At the close of last year, the National Transportation Safety Board took an important step towards protecting America’s motorcyclists. In November, the NTSB added improvements in motorcycle safety to its Most Wanted List of Transportation Safety Improvements – a list that defines the Board’s legislative and administrative priorities. The Chicago motorcycle injury attorneys of Passen & Powell are encouraged by this step, although disappointed that the Board chose to focus only on riders and not on the motorists who often injure or kill them.
The Board’s action was prompted by the recent rise in fatalities from motorcycle accidents. In the years from 1997 to 2008, highway fatalities nationwide declined. In that same time period, however, people killed in motorcycle accidents not only increased, they more than doubled (they increased by 150 percent). Moreover, motorcycle fatalities represent an astounding 13 percent of all American motor vehicle fatalities. Yet motorcycles represent only 3 percent of the vehicles registered nationwide.
The NTSB’s motorcycle safety recommendations were originally issued in 2007. At that time, the Board set forth six key improvements which they would like to see. These recommendations were designed to improve motorcycle safety and decrease the number of fatalities among motorcyclists riding on on America’s highways. Now, three years later – with the NTSB’s recommendations still not universally adopted – the Board has added motorcycle safety to its “most wanted” list.
Among the NTSB’s focus points is a request that states enact universal helmet laws. Wearing a helmet while riding is perhaps the single greatest thing that a rider can do to improve his chances of surviving a crash – and surviving without permanent, disabling traumatic brain injury. Riders who do not wear helmets suffer head injuries at around twice the rate of helmeted riders. And states which have enacted helmet laws have seen motorcycle fatalities decrease by around 37 percent. As the National Highway Traffic Safety Administration has estimated, motorcycle helmets saved 1,829 lives in 2008 alone.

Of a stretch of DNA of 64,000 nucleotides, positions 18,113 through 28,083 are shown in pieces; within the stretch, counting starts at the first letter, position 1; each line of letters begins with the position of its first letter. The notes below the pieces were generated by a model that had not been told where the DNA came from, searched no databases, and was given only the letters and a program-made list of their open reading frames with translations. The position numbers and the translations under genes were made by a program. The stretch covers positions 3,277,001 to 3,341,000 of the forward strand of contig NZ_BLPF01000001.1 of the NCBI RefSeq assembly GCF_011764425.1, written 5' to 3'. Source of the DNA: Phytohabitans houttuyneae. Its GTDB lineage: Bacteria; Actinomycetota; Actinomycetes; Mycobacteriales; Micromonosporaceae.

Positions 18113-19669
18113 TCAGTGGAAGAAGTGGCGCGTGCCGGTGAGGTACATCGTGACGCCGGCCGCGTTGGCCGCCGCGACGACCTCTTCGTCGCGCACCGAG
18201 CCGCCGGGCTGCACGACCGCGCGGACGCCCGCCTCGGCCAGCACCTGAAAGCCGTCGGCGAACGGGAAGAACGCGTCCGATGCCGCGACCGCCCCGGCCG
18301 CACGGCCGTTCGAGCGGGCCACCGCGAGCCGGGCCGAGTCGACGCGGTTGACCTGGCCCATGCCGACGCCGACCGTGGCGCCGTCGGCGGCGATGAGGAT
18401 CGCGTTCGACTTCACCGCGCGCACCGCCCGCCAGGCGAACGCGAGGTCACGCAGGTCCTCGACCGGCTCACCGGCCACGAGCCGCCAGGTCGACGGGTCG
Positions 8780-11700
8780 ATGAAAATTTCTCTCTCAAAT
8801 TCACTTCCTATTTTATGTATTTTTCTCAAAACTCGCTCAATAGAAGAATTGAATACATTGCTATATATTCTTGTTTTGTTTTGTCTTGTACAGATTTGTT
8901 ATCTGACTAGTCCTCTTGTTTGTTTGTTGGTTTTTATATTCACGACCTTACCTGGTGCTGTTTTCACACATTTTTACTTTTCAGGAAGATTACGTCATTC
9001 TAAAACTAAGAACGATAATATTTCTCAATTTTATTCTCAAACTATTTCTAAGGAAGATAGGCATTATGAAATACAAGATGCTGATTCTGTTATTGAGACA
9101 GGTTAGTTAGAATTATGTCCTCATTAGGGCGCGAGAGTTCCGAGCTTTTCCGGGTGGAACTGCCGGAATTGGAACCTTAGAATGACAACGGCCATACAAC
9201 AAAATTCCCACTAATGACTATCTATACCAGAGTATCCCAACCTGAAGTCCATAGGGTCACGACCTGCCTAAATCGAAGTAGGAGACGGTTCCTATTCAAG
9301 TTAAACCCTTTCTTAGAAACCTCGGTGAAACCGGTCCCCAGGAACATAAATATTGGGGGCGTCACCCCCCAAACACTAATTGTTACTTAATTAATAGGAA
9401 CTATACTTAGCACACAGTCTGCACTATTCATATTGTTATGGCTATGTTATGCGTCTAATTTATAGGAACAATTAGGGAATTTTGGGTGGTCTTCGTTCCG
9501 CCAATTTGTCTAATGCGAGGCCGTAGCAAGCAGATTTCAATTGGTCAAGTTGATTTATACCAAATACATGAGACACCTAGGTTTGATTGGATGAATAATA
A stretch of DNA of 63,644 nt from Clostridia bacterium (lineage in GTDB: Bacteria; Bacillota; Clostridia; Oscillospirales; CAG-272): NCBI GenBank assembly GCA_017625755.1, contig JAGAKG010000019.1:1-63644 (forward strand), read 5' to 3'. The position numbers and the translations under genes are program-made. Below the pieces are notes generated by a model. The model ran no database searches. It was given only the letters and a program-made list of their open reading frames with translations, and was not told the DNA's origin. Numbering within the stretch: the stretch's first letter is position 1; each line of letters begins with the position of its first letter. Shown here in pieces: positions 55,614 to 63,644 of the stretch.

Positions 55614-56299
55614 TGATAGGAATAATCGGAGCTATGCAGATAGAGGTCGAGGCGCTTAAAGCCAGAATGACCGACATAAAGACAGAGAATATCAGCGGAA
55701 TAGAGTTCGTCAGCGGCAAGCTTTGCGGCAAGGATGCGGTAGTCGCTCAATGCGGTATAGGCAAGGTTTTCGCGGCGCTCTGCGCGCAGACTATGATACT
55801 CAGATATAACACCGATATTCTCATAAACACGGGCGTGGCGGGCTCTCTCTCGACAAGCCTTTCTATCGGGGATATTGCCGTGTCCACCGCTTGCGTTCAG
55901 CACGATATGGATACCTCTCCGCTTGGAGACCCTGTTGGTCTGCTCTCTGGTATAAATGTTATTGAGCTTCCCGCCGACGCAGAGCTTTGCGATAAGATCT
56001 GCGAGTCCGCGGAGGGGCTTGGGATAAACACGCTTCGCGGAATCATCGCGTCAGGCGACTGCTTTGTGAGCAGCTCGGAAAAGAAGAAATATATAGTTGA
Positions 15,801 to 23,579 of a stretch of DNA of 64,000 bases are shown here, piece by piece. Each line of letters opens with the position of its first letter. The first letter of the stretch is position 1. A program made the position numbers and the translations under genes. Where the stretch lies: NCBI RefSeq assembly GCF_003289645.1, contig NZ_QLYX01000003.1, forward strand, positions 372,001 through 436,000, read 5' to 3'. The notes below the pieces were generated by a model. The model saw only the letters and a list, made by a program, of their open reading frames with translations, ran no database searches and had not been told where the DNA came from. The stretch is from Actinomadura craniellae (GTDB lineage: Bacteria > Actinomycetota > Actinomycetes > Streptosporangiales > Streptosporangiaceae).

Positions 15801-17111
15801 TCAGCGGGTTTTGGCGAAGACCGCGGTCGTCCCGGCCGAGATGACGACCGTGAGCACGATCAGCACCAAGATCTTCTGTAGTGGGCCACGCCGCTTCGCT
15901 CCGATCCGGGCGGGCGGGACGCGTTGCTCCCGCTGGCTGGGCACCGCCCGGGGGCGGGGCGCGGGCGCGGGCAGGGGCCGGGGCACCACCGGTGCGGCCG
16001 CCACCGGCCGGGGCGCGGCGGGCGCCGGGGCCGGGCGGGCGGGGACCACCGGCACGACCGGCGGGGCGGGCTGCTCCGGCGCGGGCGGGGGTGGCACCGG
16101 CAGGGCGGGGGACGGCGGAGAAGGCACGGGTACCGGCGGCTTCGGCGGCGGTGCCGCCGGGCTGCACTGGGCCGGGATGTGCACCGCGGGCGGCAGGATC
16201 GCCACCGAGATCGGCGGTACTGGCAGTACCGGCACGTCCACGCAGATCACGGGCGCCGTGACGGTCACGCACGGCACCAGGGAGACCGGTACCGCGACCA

At present 27 states, including Illinois, do not have laws requiring all motorcyclists to wear a helmet at all times. But Illinois is one of only 3 states that have no law requiring helmet use – not even a partial requirement.
Our top motorcycle accident lawyers join the NTSB in advocating for this important safety legislation. In the meantime, we urge our readers and clients to always wear a helmet. Not only is this a crucial safety precaution, but it is also an important legal precaution.
Many, many collisions between a motorcycle and an automobile are entirely the fault of the automobile’s driver. If, however, the injured rider was not wearing a helmet, juries have a tendency to view him as irresponsible, and conclude that at least some of his injuries were his own fault. As unfair as this conclusion may be, it is a reality, and one that riders should take pains to avoid.
While we are pleased to see that the NTSB is taking action to improve motorcycle safety, we are disappointed that the focus of the Board’s action is so narrow. Putting the focus solely on helmet requirement in effect confirms the prejudice that riders are responsible for the injuries and deaths coming from motorcycle accidents. We at Passen & Powell know that the story is not quite that simple.
We urge the NTSB to improve its motorcycle safety campaign by broadening its focus to what may be done to encourage or force automobile drivers to behave responsibly towards motorcyclists. Encouraging the states to enact and enforce harsher penalties for drivers who injure or kill cyclists would be an important step. Equally important is educating drivers on how to watch for and avoid not only other cars and trucks, but motorcycles, as well. The NTSB should consider ways to encourage the states to properly educate licensed drivers on these important issues. This, like mandatory helmet use, could have a substantial impact on the number of unnecessary motorcycle fatalities.
For a free consultation with an experienced Chicago motorcycle injury attorney at Passen & Powell, call us at (312) 527-4500.